Tuesday, May 22, 2007
The Real Presence of Christ in the Supper
Although Lutherans have often been viewed as part of the larger "Protestant" community, our commitment to the doctrine of the "real presence" in the Lord's Supper sets us apart sacramentally as more catholic. It would seem that embracing real presence would be the most natural move for a literal Bible-believing evangelical. Yet somehow, when it comes to this one area, many Protestants balk. Despite the clear language and clear intent of our Lord, reason slams the door on the truth and says: "It doesn't make any logical sense." Then, with the argument of reason presented, Biblical proof is sought to under gird the argument.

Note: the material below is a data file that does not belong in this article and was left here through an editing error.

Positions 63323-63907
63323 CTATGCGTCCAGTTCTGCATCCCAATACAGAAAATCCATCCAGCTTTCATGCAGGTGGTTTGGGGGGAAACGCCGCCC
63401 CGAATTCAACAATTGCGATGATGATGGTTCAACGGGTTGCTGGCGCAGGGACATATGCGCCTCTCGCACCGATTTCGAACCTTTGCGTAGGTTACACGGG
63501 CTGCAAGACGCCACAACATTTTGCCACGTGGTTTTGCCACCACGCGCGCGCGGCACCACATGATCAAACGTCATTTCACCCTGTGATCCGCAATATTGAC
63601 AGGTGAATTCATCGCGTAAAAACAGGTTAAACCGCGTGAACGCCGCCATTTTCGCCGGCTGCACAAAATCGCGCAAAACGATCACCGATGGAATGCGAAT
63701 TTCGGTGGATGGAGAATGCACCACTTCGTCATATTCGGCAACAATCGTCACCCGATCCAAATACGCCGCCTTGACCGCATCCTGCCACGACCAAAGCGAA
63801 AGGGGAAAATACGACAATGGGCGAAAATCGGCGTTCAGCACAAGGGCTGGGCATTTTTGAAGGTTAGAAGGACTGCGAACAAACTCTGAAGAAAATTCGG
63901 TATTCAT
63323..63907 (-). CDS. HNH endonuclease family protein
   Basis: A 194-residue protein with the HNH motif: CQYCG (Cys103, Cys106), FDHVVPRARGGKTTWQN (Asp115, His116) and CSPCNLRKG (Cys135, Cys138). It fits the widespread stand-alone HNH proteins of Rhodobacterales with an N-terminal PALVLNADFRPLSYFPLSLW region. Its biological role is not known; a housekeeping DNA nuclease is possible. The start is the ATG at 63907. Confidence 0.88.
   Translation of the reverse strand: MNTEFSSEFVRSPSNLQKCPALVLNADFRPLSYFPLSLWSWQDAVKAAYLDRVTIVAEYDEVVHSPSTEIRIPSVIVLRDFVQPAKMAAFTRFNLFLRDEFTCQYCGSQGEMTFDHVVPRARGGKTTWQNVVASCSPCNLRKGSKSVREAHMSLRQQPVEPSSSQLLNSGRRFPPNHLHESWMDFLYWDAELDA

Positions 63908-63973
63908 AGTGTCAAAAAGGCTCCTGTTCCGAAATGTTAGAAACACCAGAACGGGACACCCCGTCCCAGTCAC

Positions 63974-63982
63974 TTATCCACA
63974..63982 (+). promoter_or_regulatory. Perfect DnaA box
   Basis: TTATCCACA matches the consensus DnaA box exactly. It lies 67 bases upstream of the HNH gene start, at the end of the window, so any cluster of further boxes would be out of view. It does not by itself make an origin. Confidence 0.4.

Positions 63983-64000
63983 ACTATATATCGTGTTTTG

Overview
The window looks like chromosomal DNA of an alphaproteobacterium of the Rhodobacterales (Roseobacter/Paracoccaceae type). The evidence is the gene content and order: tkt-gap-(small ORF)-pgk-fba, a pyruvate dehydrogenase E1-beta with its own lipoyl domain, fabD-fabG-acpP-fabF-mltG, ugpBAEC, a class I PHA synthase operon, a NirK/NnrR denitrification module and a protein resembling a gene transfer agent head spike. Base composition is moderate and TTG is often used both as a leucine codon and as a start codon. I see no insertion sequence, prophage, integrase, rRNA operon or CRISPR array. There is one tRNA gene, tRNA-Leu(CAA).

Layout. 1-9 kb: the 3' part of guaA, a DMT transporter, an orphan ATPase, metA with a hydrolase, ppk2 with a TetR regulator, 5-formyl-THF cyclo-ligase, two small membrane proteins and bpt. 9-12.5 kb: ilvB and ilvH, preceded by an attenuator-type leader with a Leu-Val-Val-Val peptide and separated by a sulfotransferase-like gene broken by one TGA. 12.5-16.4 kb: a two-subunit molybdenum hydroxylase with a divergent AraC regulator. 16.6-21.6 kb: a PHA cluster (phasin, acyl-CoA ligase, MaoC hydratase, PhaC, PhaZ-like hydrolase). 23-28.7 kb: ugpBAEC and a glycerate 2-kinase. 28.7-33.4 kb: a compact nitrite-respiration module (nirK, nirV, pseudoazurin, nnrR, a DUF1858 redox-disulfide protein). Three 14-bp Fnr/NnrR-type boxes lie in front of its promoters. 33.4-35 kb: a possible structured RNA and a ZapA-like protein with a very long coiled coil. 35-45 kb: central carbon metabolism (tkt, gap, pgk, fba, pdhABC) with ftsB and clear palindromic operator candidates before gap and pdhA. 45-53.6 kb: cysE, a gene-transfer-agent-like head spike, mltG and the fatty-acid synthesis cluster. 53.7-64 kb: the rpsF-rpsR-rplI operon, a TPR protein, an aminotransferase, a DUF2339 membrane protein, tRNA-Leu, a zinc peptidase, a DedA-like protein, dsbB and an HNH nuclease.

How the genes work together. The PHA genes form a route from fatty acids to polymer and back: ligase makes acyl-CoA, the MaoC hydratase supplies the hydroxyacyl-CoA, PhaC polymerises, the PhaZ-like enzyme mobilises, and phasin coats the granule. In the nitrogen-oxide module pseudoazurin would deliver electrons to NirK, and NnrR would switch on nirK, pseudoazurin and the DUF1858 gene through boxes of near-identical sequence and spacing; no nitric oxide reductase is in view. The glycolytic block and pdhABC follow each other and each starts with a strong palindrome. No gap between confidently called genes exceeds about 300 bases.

Aside from the scriptures, however, there is also additional assurance of the real presence to be found in the witness of the Early Church. The Rev. Paul T. McCain on Cyberbrethren: A Lutheran Blog has amassed a nice collection of testimony from the Early Church in defense of the real presence. The list is entitled "Early Church Fathers on the Real Presence in the Lord's Supper." It is hard to argue with such consistent teaching through the ages. I think that those Protestants who continue to insist on what is sometimes called the "real absence," with Jesus' body conveniently 'stuck' in heaven, need to ask themselves: Could the church fathers be so consistently wrong for so long?